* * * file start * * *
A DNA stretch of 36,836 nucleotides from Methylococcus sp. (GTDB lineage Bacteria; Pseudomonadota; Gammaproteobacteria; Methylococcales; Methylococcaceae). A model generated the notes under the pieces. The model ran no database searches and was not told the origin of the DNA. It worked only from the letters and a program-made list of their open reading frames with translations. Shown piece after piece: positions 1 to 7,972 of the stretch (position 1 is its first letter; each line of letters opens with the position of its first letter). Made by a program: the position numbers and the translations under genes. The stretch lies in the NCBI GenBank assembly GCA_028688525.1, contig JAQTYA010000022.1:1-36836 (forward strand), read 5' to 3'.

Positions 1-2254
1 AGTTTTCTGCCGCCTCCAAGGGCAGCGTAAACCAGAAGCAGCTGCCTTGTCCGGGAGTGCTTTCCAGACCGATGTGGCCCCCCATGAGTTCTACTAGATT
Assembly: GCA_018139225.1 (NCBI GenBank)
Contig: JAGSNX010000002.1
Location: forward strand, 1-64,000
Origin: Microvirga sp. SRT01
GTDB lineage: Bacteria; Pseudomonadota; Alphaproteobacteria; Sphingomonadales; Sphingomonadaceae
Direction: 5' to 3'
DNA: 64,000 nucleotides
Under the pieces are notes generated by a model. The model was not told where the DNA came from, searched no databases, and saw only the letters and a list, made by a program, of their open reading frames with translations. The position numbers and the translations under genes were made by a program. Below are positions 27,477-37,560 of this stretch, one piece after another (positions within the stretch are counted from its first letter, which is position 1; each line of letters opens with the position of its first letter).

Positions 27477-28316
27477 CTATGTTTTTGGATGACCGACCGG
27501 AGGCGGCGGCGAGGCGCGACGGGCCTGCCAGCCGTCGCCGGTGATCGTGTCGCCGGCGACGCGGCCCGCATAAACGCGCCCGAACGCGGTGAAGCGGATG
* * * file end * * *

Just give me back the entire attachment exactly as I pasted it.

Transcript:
A DNA stretch of 36,836 nucleotides from Methylococcus sp. (GTDB lineage Bacteria; Pseudomonadota; Gammaproteobacteria; Methylococcales; Methylococcaceae). A model generated the notes under the pieces. The model ran no database searches and was not told the origin of the DNA. It worked only from the letters and a program-made list of their open reading frames with translations. Shown piece after piece: positions 1 to 7,972 of the stretch (position 1 is its first letter; each line of letters opens with the position of its first letter). Made by a program: the position numbers and the translations under genes. The stretch lies in the NCBI GenBank assembly GCA_028688525.1, contig JAQTYA010000022.1:1-36836 (forward strand), read 5' to 3'.

Positions 1-2254
1 AGTTTTCTGCCGCCTCCAAGGGCAGCGTAAACCAGAAGCAGCTGCCTTGTCCGGGAGTGCTTTCCAGACCGATGTGGCCCCCCATGAGTTCTACTAGATT
Assembly: GCA_018139225.1 (NCBI GenBank)
Contig: JAGSNX010000002.1
Location: forward strand, 1-64,000
Origin: Microvirga sp. SRT01
GTDB lineage: Bacteria; Pseudomonadota; Alphaproteobacteria; Sphingomonadales; Sphingomonadaceae
Direction: 5' to 3'
DNA: 64,000 nucleotides
Under the pieces are notes generated by a model. The model was not told where the DNA came from, searched no databases, and saw only the letters and a list, made by a program, of their open reading frames with translations. The position numbers and the translations under genes were made by a program. Below are positions 27,477-37,560 of this stretch, one piece after another (positions within the stretch are counted from its first letter, which is position 1; each line of letters opens with the position of its first letter).

Positions 27477-28316
27477 CTATGTTTTTGGATGACCGACCGG
27501 AGGCGGCGGCGAGGCGCGACGGGCCTGCCAGCCGTCGCCGGTGATCGTGTCGCCGGCGACGCGGCCCGCATAAACGCGCCCGAACGCGGTGAAGCGGATG